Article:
He said Bowyer cited Shearer at Newcastle.

    Shearer was clearly a "marquee" player. Captain of England and Newcastle and a goal machine.

    Is Taylor the same for us?  
  • MS already said that "marquee" players will be paid above the structure.

    He said Bowyer cited Shearer at Newcastle.

    Shearer was clearly a "marquee" player. Captain of England and Newcastle and a goal machine.

    Is Taylor the same for us?  
    Due to his length of service and commitment to the club, I would say yes.
  • The same as in every other walk of life, if a newcomer to an organisation is known or believed to be earning more than the rest of the staff, that will cause resentment, even though the newcomer is known as a 'star' in their field and will probably bring benefits to said organisation. 
  • Once this season is over, players will either be retained or moved on.

    If those retained are valued in the longer term, they will no doubt be offered better contracts within a higher wage structure.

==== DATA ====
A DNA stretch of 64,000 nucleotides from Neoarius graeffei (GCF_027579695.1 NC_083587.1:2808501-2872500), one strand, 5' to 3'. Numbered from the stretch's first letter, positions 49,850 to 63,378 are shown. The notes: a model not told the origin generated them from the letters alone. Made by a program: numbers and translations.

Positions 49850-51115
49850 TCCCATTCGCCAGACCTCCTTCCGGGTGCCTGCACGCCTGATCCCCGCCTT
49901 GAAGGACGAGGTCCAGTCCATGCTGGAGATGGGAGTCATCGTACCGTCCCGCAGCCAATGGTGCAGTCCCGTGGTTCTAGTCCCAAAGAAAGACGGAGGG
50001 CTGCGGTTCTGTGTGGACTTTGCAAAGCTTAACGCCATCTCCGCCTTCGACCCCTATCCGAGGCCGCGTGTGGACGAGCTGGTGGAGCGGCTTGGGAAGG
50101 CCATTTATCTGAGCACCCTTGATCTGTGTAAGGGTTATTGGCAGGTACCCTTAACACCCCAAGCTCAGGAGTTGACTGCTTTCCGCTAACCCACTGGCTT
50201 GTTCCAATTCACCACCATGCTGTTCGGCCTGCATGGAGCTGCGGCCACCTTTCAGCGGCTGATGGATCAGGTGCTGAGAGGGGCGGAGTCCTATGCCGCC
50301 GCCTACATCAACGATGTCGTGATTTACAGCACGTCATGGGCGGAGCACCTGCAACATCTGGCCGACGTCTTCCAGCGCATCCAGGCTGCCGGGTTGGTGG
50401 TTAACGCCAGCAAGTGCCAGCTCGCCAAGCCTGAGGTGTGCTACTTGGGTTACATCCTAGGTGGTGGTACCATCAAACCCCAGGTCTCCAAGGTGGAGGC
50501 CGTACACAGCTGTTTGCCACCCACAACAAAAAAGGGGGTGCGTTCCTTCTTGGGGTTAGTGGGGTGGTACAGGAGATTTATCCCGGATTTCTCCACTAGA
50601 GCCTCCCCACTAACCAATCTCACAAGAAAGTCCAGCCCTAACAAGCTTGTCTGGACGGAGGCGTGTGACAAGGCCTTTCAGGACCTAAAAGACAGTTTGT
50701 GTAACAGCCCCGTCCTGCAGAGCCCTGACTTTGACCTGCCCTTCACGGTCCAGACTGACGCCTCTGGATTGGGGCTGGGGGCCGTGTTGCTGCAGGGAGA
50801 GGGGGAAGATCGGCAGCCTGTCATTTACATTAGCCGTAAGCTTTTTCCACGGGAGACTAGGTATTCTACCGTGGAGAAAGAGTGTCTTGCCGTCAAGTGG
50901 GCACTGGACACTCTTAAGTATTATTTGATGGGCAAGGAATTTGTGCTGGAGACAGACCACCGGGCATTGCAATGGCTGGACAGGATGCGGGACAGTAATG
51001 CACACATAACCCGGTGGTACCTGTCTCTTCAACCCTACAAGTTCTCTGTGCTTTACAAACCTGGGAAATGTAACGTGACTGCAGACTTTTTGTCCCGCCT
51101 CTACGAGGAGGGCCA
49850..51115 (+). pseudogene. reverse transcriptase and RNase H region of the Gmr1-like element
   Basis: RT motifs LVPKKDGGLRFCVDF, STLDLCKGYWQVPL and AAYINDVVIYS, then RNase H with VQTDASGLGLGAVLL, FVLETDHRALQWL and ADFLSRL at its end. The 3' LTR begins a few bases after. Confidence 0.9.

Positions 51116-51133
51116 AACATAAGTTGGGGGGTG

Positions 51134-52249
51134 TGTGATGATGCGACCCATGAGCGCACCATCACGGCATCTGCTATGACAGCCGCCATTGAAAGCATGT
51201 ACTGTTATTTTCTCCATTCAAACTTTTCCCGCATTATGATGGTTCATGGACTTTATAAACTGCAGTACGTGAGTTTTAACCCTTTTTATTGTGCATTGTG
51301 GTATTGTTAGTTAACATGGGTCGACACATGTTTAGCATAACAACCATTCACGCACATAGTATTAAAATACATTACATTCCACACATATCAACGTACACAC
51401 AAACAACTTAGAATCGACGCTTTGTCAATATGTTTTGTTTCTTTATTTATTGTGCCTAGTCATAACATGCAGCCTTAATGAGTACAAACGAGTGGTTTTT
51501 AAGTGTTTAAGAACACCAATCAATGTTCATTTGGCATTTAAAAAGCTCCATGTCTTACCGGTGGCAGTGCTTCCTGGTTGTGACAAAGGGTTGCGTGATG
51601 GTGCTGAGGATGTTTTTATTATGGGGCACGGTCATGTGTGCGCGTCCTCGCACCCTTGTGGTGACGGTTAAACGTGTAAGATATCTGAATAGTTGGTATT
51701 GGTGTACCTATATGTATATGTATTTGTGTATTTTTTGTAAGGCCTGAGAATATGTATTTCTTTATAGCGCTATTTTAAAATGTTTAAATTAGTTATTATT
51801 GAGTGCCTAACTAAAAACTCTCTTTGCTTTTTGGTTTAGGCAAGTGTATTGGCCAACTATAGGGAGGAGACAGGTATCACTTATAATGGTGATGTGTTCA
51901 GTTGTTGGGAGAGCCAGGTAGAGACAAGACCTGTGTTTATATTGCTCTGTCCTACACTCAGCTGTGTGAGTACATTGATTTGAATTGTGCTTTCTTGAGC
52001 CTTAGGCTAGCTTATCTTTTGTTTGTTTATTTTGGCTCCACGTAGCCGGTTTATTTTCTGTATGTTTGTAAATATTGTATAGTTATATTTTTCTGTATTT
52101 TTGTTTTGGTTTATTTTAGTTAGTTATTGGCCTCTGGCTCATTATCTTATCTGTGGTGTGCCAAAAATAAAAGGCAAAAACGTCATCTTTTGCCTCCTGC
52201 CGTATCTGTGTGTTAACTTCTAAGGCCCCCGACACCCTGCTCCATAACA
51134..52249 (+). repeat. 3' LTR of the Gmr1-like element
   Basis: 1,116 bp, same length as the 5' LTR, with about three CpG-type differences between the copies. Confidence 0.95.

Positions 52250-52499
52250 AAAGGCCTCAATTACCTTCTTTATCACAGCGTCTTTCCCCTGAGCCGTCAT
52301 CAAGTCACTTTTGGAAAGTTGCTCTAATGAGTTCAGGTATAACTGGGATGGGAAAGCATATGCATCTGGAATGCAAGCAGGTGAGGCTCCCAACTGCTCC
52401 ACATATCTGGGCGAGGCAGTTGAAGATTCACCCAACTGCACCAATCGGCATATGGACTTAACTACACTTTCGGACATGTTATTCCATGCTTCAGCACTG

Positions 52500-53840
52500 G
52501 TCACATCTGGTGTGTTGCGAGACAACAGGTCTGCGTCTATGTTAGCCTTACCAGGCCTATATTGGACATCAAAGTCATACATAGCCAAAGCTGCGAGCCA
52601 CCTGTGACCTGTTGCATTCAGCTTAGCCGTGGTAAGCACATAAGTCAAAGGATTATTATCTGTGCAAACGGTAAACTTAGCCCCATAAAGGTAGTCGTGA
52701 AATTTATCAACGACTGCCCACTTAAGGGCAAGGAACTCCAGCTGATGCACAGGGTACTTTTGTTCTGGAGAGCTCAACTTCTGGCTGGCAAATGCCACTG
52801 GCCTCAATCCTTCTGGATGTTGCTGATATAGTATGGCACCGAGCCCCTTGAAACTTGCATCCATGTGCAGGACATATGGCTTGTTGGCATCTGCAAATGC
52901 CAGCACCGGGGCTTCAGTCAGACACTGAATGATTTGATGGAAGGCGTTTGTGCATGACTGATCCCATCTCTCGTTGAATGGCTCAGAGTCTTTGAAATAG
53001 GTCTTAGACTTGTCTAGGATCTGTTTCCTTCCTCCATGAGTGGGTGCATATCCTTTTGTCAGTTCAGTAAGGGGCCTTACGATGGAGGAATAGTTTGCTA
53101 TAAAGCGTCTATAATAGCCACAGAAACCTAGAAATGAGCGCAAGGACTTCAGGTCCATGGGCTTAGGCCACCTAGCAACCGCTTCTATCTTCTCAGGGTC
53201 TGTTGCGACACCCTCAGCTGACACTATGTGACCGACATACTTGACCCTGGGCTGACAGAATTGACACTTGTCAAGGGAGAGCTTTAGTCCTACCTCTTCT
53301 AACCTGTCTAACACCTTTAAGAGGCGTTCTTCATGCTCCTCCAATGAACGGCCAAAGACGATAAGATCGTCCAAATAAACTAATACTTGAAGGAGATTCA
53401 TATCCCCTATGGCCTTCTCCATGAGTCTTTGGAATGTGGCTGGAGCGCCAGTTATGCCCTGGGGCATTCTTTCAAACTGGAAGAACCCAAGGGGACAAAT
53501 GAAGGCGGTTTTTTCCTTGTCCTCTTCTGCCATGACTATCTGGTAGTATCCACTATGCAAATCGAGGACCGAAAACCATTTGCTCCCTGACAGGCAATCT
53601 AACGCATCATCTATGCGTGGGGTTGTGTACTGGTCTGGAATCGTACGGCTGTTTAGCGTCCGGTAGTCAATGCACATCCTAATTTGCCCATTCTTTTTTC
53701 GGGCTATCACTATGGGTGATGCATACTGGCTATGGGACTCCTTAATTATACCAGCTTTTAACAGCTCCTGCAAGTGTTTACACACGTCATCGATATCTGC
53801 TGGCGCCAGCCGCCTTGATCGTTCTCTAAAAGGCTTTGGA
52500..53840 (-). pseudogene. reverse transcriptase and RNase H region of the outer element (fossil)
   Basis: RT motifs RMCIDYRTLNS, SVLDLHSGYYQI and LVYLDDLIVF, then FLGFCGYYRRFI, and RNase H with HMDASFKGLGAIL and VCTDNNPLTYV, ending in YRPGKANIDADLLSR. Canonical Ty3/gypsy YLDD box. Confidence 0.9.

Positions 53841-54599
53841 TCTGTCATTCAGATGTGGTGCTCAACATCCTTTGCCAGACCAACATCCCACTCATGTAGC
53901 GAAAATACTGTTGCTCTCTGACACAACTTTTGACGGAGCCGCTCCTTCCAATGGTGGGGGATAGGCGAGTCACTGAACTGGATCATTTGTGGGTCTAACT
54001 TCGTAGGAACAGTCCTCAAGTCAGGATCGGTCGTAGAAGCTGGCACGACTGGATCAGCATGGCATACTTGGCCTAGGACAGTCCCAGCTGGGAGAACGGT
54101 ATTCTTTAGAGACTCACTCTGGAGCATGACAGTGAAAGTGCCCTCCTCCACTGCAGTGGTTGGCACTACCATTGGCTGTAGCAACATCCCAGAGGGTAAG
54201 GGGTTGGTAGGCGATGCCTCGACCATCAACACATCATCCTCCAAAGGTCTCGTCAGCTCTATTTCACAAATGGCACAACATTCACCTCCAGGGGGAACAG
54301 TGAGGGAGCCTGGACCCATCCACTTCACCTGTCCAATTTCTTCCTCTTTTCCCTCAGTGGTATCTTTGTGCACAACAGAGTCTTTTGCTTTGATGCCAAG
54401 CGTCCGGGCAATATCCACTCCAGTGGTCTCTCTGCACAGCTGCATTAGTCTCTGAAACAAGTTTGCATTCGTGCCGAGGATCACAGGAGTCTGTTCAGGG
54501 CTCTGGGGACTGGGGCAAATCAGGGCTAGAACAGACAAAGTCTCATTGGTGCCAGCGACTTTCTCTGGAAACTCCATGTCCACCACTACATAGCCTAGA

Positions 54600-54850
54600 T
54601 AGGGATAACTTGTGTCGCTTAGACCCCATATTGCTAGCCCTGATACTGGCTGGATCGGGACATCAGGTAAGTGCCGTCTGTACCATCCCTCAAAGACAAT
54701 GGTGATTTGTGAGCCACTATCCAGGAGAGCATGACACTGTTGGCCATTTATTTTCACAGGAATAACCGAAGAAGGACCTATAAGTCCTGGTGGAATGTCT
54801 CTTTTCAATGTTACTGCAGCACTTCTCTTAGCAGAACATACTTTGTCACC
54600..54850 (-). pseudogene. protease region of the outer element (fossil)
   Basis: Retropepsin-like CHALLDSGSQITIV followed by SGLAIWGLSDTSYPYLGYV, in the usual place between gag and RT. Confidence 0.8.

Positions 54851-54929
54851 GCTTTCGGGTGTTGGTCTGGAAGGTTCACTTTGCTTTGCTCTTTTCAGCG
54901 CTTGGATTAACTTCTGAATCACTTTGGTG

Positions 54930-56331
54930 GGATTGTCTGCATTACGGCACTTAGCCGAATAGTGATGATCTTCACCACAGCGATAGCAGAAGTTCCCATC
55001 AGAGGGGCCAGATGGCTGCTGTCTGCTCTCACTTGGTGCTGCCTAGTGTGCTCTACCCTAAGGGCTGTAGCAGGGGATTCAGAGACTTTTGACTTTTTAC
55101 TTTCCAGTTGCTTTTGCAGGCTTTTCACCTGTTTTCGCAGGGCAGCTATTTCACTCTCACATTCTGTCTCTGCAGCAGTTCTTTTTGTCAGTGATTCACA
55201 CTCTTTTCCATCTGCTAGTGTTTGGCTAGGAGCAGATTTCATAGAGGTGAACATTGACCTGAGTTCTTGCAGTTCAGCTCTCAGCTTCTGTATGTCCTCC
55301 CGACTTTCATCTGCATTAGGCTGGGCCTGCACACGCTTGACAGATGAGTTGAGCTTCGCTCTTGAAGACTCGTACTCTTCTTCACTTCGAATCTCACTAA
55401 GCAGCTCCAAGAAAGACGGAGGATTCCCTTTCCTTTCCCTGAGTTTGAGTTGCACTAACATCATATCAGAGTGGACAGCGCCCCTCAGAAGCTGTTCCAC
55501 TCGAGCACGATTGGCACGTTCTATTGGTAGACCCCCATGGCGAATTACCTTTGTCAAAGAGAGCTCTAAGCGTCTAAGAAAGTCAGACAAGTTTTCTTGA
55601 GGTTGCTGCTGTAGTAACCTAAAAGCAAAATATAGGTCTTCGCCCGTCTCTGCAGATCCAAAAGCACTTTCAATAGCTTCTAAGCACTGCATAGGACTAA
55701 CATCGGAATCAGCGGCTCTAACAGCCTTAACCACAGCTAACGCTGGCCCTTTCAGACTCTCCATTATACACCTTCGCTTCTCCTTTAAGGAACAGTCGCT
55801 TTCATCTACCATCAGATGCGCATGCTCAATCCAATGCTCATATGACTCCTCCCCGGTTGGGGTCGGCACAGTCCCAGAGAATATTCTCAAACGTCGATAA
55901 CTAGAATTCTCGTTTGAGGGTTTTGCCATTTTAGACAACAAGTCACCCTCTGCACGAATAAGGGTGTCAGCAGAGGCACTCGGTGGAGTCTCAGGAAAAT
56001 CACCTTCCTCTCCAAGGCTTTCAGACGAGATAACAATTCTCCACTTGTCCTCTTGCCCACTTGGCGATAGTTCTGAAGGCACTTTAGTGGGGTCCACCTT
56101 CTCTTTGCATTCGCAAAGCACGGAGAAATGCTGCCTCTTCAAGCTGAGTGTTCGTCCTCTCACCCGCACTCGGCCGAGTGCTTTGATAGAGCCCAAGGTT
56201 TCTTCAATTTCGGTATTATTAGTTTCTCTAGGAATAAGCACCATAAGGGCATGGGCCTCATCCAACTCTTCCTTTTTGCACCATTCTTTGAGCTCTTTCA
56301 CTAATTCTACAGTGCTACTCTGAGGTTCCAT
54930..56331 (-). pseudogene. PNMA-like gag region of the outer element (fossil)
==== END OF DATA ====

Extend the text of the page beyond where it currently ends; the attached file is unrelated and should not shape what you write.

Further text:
And parity of wages paid will step upwards.


  • MS already said that "marquee" players will be paid above the structure.

    He said Bowyer cited Shearer at Newcastle.

    Shearer was clearly a "marquee" player. Captain of England and Newcastle and a goal machine.

    Is Taylor the same for us?  
    Two tents or camp?
  • Oggy Red said:
    Once this season is over, players will either be retained or moved on.

    If those retained are valued in the longer term, they will no doubt be offered better contracts within a higher wage structure.
    And parity of wages paid will step upwards.


    Think thats the problem we have in this window,bring in too many 'marquee' signings on considerably more money,the apple cart will be upset and the squad harmony we currently have could well turn. Difficult one.